Swift 数据结构与算法学院!翻译自https://github.com/raywenderlich/swift-algorithm-club

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Miller-Rabin Primality Test

In 1976, Gray Miller introduced an algorithm, through his ph.d thesis1, which determines a primality of the given number. The original algorithm was deterministic under the Extended Reimann Hypothesis, which is yet to be proven. After four years, Michael O. Rabin improved the algorithm2 by using probabilistic approach and it no longer assumes the unproven hypothesis.


The result of the test is simply a boolean. However, true does not implicate the number is prime. In fact, it means the number is probably prime. But false does mean the number is composite.

In order to increase the accuracy of the test, it needs to be iterated few times. If it returns true in every single iteration, then we can say with confidence that the number is pro……bably prime.


Let n be the given number, and write n-1 as 2^s·d, where d is odd. And choose a random number a within the range from 2 to n - 1.

Now make a sequence, in modulo n, as following:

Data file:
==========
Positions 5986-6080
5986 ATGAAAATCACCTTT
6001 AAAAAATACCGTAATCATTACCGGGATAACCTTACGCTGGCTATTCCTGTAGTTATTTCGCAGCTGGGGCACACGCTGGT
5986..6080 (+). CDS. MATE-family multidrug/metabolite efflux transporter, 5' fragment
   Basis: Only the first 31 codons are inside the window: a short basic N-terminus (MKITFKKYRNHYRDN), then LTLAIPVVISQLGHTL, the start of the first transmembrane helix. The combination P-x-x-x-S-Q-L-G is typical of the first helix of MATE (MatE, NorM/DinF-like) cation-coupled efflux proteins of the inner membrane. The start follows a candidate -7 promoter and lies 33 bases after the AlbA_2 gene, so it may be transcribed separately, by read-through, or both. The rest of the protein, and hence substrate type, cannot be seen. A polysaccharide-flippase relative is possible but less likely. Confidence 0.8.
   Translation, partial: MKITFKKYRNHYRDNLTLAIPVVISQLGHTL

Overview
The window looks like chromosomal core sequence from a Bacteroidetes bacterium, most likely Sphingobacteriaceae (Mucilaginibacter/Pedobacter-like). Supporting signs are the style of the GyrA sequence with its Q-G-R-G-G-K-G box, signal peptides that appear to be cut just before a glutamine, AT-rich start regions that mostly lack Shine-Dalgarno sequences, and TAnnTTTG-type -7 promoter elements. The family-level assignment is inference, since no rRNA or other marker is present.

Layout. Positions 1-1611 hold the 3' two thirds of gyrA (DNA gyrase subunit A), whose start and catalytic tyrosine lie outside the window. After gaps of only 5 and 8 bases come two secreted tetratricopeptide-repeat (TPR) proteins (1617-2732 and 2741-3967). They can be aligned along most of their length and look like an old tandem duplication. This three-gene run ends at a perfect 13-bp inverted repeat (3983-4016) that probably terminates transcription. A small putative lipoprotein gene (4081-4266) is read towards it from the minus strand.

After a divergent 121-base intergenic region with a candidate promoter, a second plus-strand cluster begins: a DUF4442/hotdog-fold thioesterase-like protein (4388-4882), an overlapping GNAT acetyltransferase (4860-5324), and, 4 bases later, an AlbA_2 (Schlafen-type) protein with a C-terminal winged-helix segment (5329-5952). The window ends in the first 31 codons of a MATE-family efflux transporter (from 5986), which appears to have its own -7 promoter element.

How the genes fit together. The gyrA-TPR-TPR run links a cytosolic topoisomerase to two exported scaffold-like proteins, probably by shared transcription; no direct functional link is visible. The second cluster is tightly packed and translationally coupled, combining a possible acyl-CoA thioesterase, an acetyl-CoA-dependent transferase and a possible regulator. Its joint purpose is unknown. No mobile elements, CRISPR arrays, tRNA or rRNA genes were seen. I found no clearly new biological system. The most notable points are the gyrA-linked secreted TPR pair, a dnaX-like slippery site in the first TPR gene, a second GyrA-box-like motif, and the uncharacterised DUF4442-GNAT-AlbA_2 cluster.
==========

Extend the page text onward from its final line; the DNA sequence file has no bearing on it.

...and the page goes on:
a^d, a^(2·d), a^(4·d), … , a^((2^(s-1))·d), a^((2^s)·d) = a^(n-1)

And we say the number n passes the test, probably prime, if 1) a^d is congruence to 1 in modulo n, or 2) a^((2^k)·d) is congruence to -1 for some k = 1, 2, ..., s-1.

Pseudo Code

The following pseudo code is excerpted from Wikipedia3:

Image of Pseudocode


checkWithMillerRabin(7)                      // test if 7 is prime. (default iteration = 1)
checkWithMillerRabin(7, accuracy: 10)       // test if 7 is prime && iterate 10 times.


  1. G. L. Miller, “Riemann’s Hypothesis and Tests for Primality”. J. Comput. System Sci. 13 (1976), 300-317.
  2. M. O. Rabin, “Probabilistic algorithm for testing primality”. Journal of Number Theory. 12 (1980), 128-138.
  3. Miller–Rabin primality test - Wikipedia, the free encyclopedia

Written for Swift Algorithm Club by Sahn Cha, @scha00 Code updated by Simon C. Krüger.